LifeWalla At Your Book Club?


Lifewalla: A Baker’s Dozen Book Club Questions

Lifewalla is the debut novel from Nina Joshi Ramsey, who has also written in short story, short non-fiction and stage play form. Amongst recommendations is one from Professor Jamie Hacker Hughes, President of the British Psychological Society, who considers it ‘a very human book’ that ‘really gets inside the psychology of disasters and the consequences they wreak’. The UK edition of the book raises funds for the Bhopal Medical Appeal.

Now, courtesy of, you can make Lifewalla the subject of your book club or reading group.

  1. The book was inspired by real events. Why does it not name the city of the real events? Could the story relate to other trauma experiences? What current man-made or natural disasters might have survivor experiences? Could these have some similar characteristics to those in the book? Discuss the experience of loss, grief, shock, anger and powerlessness in the book. Do these also relate to current news events? Does any of this affect your perspective about the story? About survivors?
  1. How did you experience the book? Did you engage immediately with Dilkhush or did it take you a while? How did you feel as you read the story—intrigued, amused, saddened, disturbed, thrilled, confused…? Did you connect to different parts of the book and characters differently? How? Why do you think that was?
  1. Describe Dilkhush’s character, personality and motivations. What are her inner qualities? How does her position represent women and widows in her culture, country and class? How would her experience have been different had she lived in your country or culture or class? Does this also apply to Dalya, Naseema Bi, and Omera? What do Sick Sikh and the old owl’s girls provide in the story?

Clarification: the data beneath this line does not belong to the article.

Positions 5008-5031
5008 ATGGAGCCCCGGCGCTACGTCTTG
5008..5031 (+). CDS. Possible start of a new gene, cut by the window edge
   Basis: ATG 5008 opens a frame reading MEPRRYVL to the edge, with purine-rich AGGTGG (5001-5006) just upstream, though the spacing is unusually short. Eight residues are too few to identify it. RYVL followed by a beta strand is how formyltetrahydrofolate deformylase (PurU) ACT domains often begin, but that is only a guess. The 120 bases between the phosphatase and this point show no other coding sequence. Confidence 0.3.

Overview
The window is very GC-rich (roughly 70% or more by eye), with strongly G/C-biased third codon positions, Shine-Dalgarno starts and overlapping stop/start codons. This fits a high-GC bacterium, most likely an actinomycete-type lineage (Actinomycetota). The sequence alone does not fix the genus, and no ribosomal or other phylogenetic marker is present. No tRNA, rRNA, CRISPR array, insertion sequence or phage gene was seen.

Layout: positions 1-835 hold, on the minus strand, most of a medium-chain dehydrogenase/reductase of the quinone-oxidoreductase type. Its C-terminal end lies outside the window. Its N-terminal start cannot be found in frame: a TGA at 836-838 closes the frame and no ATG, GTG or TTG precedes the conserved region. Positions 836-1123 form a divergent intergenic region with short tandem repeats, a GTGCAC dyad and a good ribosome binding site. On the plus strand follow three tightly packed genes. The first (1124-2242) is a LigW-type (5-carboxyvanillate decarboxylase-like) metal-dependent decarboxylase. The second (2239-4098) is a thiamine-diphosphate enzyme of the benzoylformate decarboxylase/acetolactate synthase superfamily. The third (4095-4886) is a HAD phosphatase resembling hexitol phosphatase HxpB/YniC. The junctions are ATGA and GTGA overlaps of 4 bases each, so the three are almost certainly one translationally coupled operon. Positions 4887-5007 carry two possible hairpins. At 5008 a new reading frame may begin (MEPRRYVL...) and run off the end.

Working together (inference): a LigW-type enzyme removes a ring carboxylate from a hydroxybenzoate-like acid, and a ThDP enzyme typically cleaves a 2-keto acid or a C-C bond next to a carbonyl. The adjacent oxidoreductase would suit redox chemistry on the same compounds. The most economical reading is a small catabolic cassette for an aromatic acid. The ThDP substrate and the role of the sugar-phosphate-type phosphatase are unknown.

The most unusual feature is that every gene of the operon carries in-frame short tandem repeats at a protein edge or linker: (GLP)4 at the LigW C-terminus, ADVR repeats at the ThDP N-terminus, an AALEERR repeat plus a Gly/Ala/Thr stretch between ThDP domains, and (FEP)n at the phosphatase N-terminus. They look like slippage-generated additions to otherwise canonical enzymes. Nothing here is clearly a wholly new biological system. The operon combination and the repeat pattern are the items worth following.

1. What character traits in the book do you find yourself reflecting upon most?
  • What is Dilkhush’s reaction to those who have wronged her?
  • Is Omera’s reaction to Dilkhush justified? What are her real feelings about her life?
  • Are there characters you most looked forward to? Why?
  • Are the characters justified in their actions? Would you want them to do something different? Who and why?
  • Who do you feel is(are) the absent character(s)? Why do you think that is? What do you feel they could have added? How does this relate to the real world?
  • Do you feel the characters represent only themselves or do they personify universal aspects? If the latter, what does each represent?
  • How has the past shaped each of the characters lives?
  • Do they remind you of people you know? Do their emotions remind you of any experience you have had?
  • Describe the dynamics between the old owl’s girls and the people they come in contact with? How would they have been with the villain? With the Bilayatis family?
  • Do you admire or disapprove of them? What do you think their place is in their culture?
  • Why do some characters in the book get involved in the politics and legalities of the disaster and others don’t? Which is the position you feel is most realistic? How does this relate to people in your country or culture or time?